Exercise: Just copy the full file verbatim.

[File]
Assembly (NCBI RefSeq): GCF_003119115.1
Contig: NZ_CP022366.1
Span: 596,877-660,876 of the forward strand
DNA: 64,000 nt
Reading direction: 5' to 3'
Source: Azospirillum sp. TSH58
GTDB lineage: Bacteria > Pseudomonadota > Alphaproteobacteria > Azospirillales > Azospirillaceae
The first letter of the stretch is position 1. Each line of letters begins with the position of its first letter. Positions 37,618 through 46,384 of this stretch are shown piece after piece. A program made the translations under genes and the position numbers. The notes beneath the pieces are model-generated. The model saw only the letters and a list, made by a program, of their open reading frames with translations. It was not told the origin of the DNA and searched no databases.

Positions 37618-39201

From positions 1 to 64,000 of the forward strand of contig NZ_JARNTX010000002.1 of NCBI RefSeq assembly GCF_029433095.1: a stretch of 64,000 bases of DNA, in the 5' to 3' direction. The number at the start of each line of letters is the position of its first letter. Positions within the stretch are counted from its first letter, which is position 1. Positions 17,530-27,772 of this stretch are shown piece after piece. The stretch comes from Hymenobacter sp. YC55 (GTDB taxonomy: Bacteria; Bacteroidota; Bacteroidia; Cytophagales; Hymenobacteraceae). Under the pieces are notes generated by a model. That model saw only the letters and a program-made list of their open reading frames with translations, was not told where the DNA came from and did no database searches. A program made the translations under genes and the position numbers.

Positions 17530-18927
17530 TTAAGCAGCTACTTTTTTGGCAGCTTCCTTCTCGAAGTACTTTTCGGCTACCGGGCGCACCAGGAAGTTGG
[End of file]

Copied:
Assembly (NCBI RefSeq): GCF_003119115.1
Contig: NZ_CP022366.1
Span: 596,877-660,876 of the forward strand
DNA: 64,000 nt
Reading direction: 5' to 3'
Source: Azospirillum sp. TSH58
GTDB lineage: Bacteria > Pseudomonadota > Alphaproteobacteria > Azospirillales > Azospirillaceae
The first letter of the stretch is position 1. Each line of letters begins with the position of its first letter. Positions 37,618 through 46,384 of this stretch are shown piece after piece. A program made the translations under genes and the position numbers. The notes beneath the pieces are model-generated. The model saw only the letters and a list, made by a program, of their open reading frames with translations. It was not told the origin of the DNA and searched no databases.

Positions 37618-39201

From positions 1 to 64,000 of the forward strand of contig NZ_JARNTX010000002.1 of NCBI RefSeq assembly GCF_029433095.1: a stretch of 64,000 bases of DNA, in the 5' to 3' direction. The number at the start of each line of letters is the position of its first letter. Positions within the stretch are counted from its first letter, which is position 1. Positions 17,530-27,772 of this stretch are shown piece after piece. The stretch comes from Hymenobacter sp. YC55 (GTDB taxonomy: Bacteria; Bacteroidota; Bacteroidia; Cytophagales; Hymenobacteraceae). Under the pieces are notes generated by a model. That model saw only the letters and a program-made list of their open reading frames with translations, was not told where the DNA came from and did no database searches. A program made the translations under genes and the position numbers.

Positions 17530-18927
17530 TTAAGCAGCTACTTTTTTGGCAGCTTCCTTCTCGAAGTACTTTTCGGCTACCGGGCGCACCAGGAAGTTGG